17. 17. Catalysis has been identified as a priority research area for improving a number of processes. The primary area of interest is catalysts that achieve the desired results in low temperature environments, with potential reductions in process heat requirements. Desulfurization catalysts are another priority research area, as are catalysts that are highly resistant to poisoning by sulfur and nitrogen. As crude quality continues to decrease, along with more stringent specifications on sulfur content in fuels, the availability of effective, long-life desulfurization catalysts will become increasingly critical. Robust biocatalysts that can operate in severe refining environments are a high priority. Research is needed to overcome the sensitivities inherent in the current generation of biocatalysts, and to increase the reaction rates and selectivity of biocatalysts. Particular areas of interest include the conversion and upgrading of hydrocarbon streams, and removal of heteroatoms (e.g., nitrogen, sulfur). Research is needed to study the biological mechanisms of these catalysts with regard to selectivity and activity for specific reactions. Methods for controlling the activity and selectivity of biocatalysts are also needed (e.g., directed evolution, bioenergetics). Leap-frog technology is Supported Ideal Refinery Characteristics: needed to reduce the large MILD PROCESSING CONDITIONS • Maximized Use of Energy amount of energy used in • Zero Emissions • Increased Safety and Reliabilty distillation throughout the refinery complex. Alternative Catalysts for Low Real-Tim e Better Sulfur separation technologies may Measurm ents of Alternative Robust Temperature Temperature Reduction Separations Biocatalysts Controls Environm ents Com position and Temperature Technology be one answer (e.g., membranes, reactive New Materials New Separations Robust Biocatalysts New Catalysts Better Selectivity Low Emissions distillation). Another route is Process Models Diverse Feedstocks Com putational Chemistry bypassing the initial distillation of crude altogether through Figure 6. RD Leading to Mild Processing Conditions revolutionary new pathways, such as thermal cracking. Other possibilities include processes that convert gases directly to liquid fuels, or that clean and upgrade the crude in the field, before it enters the refinery. Many of the technologies and research areas discussed above will support processing of hydrocarbons under milder conditions (temperatures, pressures, less corrosive) than is currently possible. Operation at less severe conditions will lead to lower energy consumption, reduced emissions, and improved safety and reliability (see Figure 6). #% 7HFKQRORJ 5RDGPDS IRU WKH 86 3HWUROHXP ,QGXVWU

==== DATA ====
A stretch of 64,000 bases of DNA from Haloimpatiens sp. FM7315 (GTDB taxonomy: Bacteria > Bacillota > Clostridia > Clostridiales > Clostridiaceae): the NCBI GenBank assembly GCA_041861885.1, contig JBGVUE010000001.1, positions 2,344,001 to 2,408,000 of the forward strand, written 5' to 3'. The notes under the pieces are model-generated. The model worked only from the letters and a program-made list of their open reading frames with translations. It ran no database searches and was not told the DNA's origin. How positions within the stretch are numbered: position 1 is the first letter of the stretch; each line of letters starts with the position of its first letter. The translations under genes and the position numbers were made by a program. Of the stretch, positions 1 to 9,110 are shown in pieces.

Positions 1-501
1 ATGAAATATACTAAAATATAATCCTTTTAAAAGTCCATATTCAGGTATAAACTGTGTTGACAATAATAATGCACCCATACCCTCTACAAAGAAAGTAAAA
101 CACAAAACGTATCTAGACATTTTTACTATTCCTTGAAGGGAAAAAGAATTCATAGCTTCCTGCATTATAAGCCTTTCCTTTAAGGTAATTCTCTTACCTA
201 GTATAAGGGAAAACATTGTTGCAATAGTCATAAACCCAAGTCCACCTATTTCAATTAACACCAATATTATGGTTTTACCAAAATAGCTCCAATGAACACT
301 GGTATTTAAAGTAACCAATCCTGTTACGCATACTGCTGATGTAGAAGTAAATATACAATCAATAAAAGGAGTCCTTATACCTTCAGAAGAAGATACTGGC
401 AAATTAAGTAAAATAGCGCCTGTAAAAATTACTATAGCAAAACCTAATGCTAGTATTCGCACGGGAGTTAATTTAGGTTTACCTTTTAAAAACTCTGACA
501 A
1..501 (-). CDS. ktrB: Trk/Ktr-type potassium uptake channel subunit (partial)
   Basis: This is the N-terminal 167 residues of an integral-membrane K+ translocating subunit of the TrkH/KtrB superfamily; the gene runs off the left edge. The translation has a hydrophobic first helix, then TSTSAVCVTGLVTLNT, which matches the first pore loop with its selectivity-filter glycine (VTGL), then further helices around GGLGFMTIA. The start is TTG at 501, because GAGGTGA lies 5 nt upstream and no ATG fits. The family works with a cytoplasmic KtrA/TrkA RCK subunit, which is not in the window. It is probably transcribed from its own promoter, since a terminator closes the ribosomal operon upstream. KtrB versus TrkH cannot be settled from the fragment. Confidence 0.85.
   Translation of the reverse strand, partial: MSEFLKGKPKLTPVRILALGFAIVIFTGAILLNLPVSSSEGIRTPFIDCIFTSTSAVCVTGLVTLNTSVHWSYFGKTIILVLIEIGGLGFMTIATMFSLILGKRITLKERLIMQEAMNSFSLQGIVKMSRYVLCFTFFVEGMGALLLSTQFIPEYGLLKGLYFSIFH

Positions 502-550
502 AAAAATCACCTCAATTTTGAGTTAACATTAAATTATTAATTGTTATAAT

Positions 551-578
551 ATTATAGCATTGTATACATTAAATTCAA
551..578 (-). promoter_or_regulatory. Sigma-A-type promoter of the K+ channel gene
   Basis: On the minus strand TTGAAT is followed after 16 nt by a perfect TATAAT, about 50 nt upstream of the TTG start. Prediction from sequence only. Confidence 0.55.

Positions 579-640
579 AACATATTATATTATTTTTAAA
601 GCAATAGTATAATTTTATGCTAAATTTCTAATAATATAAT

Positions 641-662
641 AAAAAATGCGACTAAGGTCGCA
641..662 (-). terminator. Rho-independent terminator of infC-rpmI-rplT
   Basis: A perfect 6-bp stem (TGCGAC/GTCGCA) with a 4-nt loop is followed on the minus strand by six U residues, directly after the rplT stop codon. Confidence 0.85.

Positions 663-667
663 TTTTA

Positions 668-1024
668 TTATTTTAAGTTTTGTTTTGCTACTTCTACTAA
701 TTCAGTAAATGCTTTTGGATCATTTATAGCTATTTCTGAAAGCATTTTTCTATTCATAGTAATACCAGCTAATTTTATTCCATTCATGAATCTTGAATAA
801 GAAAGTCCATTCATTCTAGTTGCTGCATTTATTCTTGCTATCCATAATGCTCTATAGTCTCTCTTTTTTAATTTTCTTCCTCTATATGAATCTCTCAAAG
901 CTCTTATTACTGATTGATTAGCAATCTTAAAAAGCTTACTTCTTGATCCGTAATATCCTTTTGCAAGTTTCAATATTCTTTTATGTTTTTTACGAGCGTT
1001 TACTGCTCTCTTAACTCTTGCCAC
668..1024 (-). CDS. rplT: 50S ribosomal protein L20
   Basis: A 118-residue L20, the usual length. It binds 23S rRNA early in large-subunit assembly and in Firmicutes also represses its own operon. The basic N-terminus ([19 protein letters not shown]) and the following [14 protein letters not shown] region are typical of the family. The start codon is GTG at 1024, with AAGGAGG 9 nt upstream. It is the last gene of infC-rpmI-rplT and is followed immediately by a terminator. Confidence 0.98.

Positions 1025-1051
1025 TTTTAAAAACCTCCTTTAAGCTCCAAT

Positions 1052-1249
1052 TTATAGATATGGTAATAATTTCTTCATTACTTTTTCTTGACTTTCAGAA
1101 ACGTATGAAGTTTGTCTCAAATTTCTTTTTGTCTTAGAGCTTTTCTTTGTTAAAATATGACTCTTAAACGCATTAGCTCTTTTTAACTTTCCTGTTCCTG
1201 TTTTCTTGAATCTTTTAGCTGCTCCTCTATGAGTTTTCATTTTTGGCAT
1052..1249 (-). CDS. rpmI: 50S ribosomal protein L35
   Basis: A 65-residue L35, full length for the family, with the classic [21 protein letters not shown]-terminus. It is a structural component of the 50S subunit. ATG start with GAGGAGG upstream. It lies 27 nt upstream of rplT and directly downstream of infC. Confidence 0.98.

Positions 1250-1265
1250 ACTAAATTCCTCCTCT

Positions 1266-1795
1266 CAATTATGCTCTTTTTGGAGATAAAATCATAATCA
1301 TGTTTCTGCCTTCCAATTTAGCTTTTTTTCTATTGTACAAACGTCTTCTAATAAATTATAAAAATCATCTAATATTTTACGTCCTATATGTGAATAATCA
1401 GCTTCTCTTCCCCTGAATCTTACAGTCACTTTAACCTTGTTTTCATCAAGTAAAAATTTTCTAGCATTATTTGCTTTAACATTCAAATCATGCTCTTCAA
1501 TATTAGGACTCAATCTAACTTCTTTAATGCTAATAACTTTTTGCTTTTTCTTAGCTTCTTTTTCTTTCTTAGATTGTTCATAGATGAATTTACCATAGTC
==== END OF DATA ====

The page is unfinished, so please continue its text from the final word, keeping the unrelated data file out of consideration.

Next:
18. 18. (QYLURQPHQWDO3HUIRUPDQFH Current Situation Petroleum products are critical to the economy, providing fuels for transportation as well as industrial and residential heating. As petroleum products are burned in cars, trucks, industrial heaters, utility boilers, and residential heating systems, they create various air emissions. In addition, the Sources of Air Emissions in Refineries manufacturing processes used to { combustion emissions associated with the produce petroleum products also burning of fuels in the refinery, including fuels used generate a variety of air emissions and in the generation of electricity, { equipment leak emissions (fugitive emissions) other residuals. Some of these are released through leaking valves, pumps, or other hazardous and/or toxic chemicals. process devices, { process vent emissions (point source emissions) released from process vents during Refineries also produce process manufacturing (e.g., venting, chemical reactions), { storage tank emissions released when product is wastewater, which consists of surface transferred to and from storage tanks, and water runoff, cooling water, process { wastewater system emissions from tanks, ponds and sewer system drains. water, and sanitary wastewater. Wastewaters are treated in water treatment facilities and discharged to public water treatment plants or surface waters (under permit). Wastewater that has been contaminated with oil must often be subjected to two or three water treatment steps to remove contaminants prior to discharge to public treatment plants. [DOE 1998] Both hazardous and non-hazardous wastes and other residuals are produced, recycled, treated, and disposed of during refinery operations. The method of disposal of these residuals depends upon the nature of the residual and applicable regulations. Residuals are generated from many refining processes, from the handling of the petroleum products Volatile Organic through wastewater treatment. Overall, Particulates Compounds refineries recycle about 54 percent of the 557 MMlbs (VOCs) 18 MMlbs residuals produced, according to 1995 data. Carbon Further, the trend towards increased recycling Monoxide (CO) 313 MMlbs Sulfur continued in 1996, with about 60 percent Oxides recycling of residuals [API 1997c]. (SOx) 2001 Nitrogen MMlbs Oxides Petroleum refining and the use of refined (NOx) 1063 products are impacted by a number of MMlbs environmental laws and regulations. Some of the most significant statutes are those that focus Figure 5. Estimated Air Emissions from on altering the formulation of products (mostly Combustion of Fuels in Refineries, 1996 fuels) to reduce air emissions generated by their use. These often require substantial changes in #% 7HFKQRORJ 5RDGPDS IRU WKH 86 3HWUROHXP ,QGXVWU